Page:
Amandine is a French filmmaker, Afrofeminist activist, author, and scholar who defines herself as a political author. She regularly appears as a speaker on the topics of Afrofeminism, intersectionality, and adoption.
Amandine divides her time between research and creation as for her, reclaiming the narrative is an act of emancipation. Amandine’s first feature-length documentary, Speak Up, on European Black francophone women was released in France, Belgium, and Switzerland in 2017 and Canada in 2018. She is currently preparing a second documentary, A Story of One’s Own, is an archival film on transnational adoption from the perspective of five adult adoptees. It will be released this year.
In 2015, she authored the preface of the first French translation of bell hooks’ seminal, Ain’t I A Woman. She is also a writer in several collective works: Black Anthology: Adult Adoptees Claim Their Space; Éloge des mauvaises herbes: ce que nous devons à la ZAD or Décolonisons les Arts! This year, she signed with La Découverte editions, for the publication of her first book, an autobiographical essay on adoption.
Watch Amandine’s film, Speak Up:
- In the US/UK: https://www.shedoesfilmz.com/
- In Canada: https://vimeo.com/ondemand/ouvrirlavoix
- In Europe, except UK (DVD + VOD): https://boutique.arte.tv/detail/Ouvrir_la_voix
- In France:
- Interested in screening Speak Up at your institution? Contact Elise Cochin of MK2: email@example.com.
Resources on Black Diasporas and Racial Issues Outside the US by Amandine Gay
- Ouvrir La Voix/Speak Up produced and directed by Amandine Gay
- Resurrecting Slavery: Racial Legacies and White Supremacy in France by Crystal Marie Fleming
- NPR Rough Translation Podcast: “We Don’t Say That” episode
- CIJ report “Intersectional discrimination in Europe: relevance, challenges and ways forward”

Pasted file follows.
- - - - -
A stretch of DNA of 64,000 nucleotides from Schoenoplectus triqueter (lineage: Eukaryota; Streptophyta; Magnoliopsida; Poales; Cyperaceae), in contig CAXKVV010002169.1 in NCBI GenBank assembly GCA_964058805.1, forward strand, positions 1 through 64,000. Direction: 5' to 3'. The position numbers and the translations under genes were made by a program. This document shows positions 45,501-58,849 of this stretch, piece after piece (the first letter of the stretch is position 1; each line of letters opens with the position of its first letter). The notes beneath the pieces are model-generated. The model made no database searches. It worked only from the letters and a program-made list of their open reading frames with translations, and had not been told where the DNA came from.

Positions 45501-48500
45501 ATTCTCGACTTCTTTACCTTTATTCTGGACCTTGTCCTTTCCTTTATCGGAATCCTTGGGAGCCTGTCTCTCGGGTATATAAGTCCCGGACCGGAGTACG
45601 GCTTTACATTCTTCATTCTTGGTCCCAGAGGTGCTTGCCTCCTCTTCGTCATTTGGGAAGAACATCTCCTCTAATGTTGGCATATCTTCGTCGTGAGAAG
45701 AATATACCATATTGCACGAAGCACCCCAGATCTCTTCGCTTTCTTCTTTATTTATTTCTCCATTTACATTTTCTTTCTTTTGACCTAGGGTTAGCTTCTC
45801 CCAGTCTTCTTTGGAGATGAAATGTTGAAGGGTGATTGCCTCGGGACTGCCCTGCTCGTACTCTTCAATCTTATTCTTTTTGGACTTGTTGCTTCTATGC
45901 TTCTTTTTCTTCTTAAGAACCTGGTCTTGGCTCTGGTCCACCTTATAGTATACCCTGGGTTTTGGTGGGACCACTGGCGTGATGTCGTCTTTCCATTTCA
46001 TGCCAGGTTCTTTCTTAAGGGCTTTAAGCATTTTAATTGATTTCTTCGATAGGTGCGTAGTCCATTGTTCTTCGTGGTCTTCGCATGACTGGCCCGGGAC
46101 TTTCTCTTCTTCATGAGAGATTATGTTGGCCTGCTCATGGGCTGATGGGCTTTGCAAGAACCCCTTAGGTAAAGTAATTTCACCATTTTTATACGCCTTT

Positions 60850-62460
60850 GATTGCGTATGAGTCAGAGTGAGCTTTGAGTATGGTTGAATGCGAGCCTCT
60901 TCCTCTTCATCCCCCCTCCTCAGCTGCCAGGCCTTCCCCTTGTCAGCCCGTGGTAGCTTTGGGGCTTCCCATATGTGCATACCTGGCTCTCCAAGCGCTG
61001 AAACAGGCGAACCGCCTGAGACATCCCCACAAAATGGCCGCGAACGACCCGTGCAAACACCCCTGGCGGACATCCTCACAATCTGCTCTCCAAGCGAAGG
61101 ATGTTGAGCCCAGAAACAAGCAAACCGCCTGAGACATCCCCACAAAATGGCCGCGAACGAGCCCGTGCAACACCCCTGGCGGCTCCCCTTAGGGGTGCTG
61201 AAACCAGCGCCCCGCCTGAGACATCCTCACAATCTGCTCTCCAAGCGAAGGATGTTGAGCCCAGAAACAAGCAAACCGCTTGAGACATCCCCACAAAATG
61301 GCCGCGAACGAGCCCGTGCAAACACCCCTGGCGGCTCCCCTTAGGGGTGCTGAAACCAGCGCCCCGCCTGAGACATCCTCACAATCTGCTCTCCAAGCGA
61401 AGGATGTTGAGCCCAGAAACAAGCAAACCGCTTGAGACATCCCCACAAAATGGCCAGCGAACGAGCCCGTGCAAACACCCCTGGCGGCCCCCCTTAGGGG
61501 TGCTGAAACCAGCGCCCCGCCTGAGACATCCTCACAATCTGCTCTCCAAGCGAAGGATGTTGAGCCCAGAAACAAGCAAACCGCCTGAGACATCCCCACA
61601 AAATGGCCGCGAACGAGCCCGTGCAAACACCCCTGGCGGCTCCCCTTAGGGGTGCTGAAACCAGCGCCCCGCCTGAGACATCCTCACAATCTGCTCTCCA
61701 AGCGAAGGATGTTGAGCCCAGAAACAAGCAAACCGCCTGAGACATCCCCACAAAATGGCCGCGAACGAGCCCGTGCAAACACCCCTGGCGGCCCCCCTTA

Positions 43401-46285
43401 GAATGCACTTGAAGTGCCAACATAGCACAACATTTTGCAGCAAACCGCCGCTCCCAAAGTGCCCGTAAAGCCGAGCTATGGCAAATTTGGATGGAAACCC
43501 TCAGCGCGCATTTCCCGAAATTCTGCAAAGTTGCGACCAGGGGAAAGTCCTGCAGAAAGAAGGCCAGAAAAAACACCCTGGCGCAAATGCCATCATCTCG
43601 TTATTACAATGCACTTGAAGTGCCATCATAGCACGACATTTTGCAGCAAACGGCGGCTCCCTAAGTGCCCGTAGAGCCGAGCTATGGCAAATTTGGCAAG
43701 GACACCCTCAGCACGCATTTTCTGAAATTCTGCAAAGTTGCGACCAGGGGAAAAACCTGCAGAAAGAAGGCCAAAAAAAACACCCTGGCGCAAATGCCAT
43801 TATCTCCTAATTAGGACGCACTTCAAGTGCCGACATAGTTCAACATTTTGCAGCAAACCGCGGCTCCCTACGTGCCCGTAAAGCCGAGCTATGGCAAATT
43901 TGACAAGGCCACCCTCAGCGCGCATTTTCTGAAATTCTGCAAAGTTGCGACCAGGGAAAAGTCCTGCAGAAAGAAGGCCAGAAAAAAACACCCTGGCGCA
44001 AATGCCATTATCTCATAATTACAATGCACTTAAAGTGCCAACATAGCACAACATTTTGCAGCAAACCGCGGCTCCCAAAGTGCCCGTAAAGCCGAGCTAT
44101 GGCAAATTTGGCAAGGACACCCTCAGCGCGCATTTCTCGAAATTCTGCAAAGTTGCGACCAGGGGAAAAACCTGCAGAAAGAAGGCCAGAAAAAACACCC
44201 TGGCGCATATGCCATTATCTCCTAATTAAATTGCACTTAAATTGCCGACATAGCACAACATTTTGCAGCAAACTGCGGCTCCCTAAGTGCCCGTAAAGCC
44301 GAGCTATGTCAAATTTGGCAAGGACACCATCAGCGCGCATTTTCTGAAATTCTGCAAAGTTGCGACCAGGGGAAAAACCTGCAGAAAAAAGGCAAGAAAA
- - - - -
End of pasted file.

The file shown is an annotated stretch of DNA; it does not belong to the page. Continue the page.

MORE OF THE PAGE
- Flâner/Strolling by Cecile Emeke: “exploring, highlighting and connecting stories of the black diaspora outside of the UK and in Europe.”
- Neri Italiani
- African Lisbon Tour : https://africanlisbontour.com/what-we-do/
- Le Paris Noir/Black Paris Walks
- Hidden Black History of Paris
- Travel Noir
- Gurumbé. Canciones de tu memoria negra. A documentary about the African roots of flamenco: https://www.gurumbe-movie.com/
- Been Around the Globe Blog, Traveling While Black book
- The Black Curriculum (UK): The Black Curriculum is a social enterprise founded in 2019 by young people to address the lack of Black British history in the UK Curriculum.
- Study Abroad So Black Roundtable, created by the Howard University Study Abroad Office in the Ralph J. Bunch International Affairs Center in 2020.
Sessions = Opportunity for Learning & Connection
Tuesday through Friday of conference week was filled with concurrent sessions that highlighted one or multiple conference tracks. Tracks were new to the conference this year so that attendees could easily identify a selection of sessions that would deepen their knowledge around a specific aspect of education abroad.
TUESDAY, OCTOBER 27 | 2 – 3:15 P.M.
Differences in Classroom Culture and Teaching Style as Tools for Critical Inquiry
Amanda Swain (IES Abroad); Brandi DeMont (University of Texas); Laura Colm (Bocconi University)
Leveraging Experiential Learning Opportunities in Europe and Around the World
Joyce A Steffan (The Ohio State University, Fisher College of Business); Dominic DiCamillo (The Ohio State University, Fisher College of Business); Carlota Navarro (We Find Group)
More Than Skin Deep: Supporting Students of African Descent Studying Abroad in Italy
Keshia N. Abraham (The Abraham Consulting Agency); Benedicta Djumpah (Temple University); Elena Dossetto (Host Family)
The Provider Perspective: Navigating Health, Safety, and Security Considerations in a COVID World
Bill Bull (CIEE); Amy Kuether (IFSA); Maureen Gordon (Arcadia University)
Resident Directors in Europe: Our Community, Our Contributions, and Our Challenges
Stephen Robinson (Champlain College Dublin); Kirk Duclaux (University of Oklahoma in Arezzo); Christine Kelly-Vereda (CASA – Granada)
TUESDAY, OCTOBER 27 | 3:45 – 5 P.M.
Adjusting to Generation Z: A 360º View into Academic Internships Abroad
Carmeisha Huckleby (University at Albany, State University of New York); Almendra Staffa-Healey (EUSA Academic Internship Programs); Cristina Pérez Calleja (Boston University in Madrid)
Diversity & Inclusion at Your Institution: Innovative and Actionable Solutions
Rachel Mantiñán (Academic Solutions); Stephen K. Appiah-Padi (Bucknell University); Mercè Cuenca (Universitat Autònoma de Barcelona)
EUASA and Study Abroad in Europe: Dealing with the pandemic now and tomorrow
Pia Katharina Schneider (Iowa State University of Science and Technology; EUASA, the European Association of Study Abroad); Hannah Hopkins Kilgore (Trinity College Dublin); Mónica Pérez-Bedmar (Universidad Autónoma de Madrid; Association of North-American University Programs in Spain [APUNE]); Alexis Phylactopoulos (College Year in Athens)